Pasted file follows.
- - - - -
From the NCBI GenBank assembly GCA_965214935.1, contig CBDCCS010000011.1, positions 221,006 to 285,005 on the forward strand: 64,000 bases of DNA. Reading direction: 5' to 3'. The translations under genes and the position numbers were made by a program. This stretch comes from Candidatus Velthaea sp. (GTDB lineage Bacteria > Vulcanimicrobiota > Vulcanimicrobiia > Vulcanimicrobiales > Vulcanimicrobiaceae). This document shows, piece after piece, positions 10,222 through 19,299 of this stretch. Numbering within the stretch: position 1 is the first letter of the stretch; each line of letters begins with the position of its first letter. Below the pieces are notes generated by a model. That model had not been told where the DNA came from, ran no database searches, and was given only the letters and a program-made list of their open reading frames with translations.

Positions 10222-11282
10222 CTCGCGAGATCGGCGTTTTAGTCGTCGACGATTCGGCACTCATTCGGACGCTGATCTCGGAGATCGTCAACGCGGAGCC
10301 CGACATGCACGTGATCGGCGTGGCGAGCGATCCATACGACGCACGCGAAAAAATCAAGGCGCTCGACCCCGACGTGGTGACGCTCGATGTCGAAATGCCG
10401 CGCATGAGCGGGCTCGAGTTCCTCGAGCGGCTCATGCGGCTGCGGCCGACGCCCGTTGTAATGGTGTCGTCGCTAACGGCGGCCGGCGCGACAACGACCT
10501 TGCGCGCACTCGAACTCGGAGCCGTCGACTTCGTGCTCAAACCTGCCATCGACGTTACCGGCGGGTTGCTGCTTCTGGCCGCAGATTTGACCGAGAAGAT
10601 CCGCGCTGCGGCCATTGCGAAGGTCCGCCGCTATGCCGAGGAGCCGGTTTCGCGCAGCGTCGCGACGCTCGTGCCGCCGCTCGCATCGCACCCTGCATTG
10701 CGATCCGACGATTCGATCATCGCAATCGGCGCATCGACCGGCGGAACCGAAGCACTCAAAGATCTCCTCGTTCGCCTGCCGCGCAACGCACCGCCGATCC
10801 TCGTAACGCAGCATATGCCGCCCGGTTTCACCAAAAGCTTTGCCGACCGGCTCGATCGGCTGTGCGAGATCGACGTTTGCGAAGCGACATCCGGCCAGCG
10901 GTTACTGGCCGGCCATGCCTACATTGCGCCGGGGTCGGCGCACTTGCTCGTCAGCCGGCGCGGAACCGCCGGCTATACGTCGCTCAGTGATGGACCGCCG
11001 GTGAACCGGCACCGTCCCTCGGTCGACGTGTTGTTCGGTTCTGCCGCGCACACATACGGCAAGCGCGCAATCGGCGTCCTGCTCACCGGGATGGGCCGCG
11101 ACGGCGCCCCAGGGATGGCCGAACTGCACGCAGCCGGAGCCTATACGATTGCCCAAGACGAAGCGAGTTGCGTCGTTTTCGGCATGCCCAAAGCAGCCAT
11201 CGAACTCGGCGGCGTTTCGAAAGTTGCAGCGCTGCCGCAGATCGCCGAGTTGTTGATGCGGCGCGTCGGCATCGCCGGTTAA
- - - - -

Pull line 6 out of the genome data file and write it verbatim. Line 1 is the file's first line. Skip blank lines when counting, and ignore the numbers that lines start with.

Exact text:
10501 TGCGCGCACTCGAACTCGGAGCCGTCGACTTCGTGCTCAAACCTGCCATCGACGTTACCGGCGGGTTGCTGCTTCTGGCCGCAGATTTGACCGAGAAGAT